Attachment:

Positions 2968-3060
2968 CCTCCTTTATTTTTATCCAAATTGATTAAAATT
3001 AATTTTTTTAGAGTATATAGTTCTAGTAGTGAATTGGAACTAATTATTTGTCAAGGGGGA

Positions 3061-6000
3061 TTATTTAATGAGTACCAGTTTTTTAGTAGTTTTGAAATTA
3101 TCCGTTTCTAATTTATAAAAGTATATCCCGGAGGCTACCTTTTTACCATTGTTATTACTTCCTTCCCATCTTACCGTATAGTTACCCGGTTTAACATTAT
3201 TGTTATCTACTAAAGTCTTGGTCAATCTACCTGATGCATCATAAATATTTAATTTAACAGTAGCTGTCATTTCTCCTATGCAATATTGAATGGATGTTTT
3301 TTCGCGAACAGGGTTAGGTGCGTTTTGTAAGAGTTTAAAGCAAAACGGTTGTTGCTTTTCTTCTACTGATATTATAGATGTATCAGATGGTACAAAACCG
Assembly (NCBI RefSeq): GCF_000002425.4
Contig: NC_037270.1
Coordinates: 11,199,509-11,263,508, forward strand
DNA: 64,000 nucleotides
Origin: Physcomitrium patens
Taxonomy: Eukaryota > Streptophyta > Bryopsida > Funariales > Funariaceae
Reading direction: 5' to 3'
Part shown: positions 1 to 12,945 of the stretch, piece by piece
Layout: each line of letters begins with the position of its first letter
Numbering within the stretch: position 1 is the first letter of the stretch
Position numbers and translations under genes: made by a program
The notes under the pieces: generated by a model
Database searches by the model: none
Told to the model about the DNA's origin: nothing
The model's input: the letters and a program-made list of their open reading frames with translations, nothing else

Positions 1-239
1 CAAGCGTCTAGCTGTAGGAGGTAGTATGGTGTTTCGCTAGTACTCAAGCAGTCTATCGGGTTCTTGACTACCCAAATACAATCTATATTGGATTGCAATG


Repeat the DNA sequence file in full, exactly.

Positions 2968-3060
2968 CCTCCTTTATTTTTATCCAAATTGATTAAAATT
3001 AATTTTTTTAGAGTATATAGTTCTAGTAGTGAATTGGAACTAATTATTTGTCAAGGGGGA

Positions 3061-6000
3061 TTATTTAATGAGTACCAGTTTTTTAGTAGTTTTGAAATTA
3101 TCCGTTTCTAATTTATAAAAGTATATCCCGGAGGCTACCTTTTTACCATTGTTATTACTTCCTTCCCATCTTACCGTATAGTTACCCGGTTTAACATTAT
3201 TGTTATCTACTAAAGTCTTGGTCAATCTACCTGATGCATCATAAATATTTAATTTAACAGTAGCTGTCATTTCTCCTATGCAATATTGAATGGATGTTTT
3301 TTCGCGAACAGGGTTAGGTGCGTTTTGTAAGAGTTTAAAGCAAAACGGTTGTTGCTTTTCTTCTACTGATATTATAGATGTATCAGATGGTACAAAACCG
Assembly (NCBI RefSeq): GCF_000002425.4
Contig: NC_037270.1
Coordinates: 11,199,509-11,263,508, forward strand
DNA: 64,000 nucleotides
Origin: Physcomitrium patens
Taxonomy: Eukaryota > Streptophyta > Bryopsida > Funariales > Funariaceae
Reading direction: 5' to 3'
Part shown: positions 1 to 12,945 of the stretch, piece by piece
Layout: each line of letters begins with the position of its first letter
Numbering within the stretch: position 1 is the first letter of the stretch
Position numbers and translations under genes: made by a program
The notes under the pieces: generated by a model
Database searches by the model: none
Told to the model about the DNA's origin: nothing
The model's input: the letters and a program-made list of their open reading frames with translations, nothing else

Positions 1-239
1 CAAGCGTCTAGCTGTAGGAGGTAGTATGGTGTTTCGCTAGTACTCAAGCAGTCTATCGGGTTCTTGACTACCCAAATACAATCTATATTGGATTGCAATG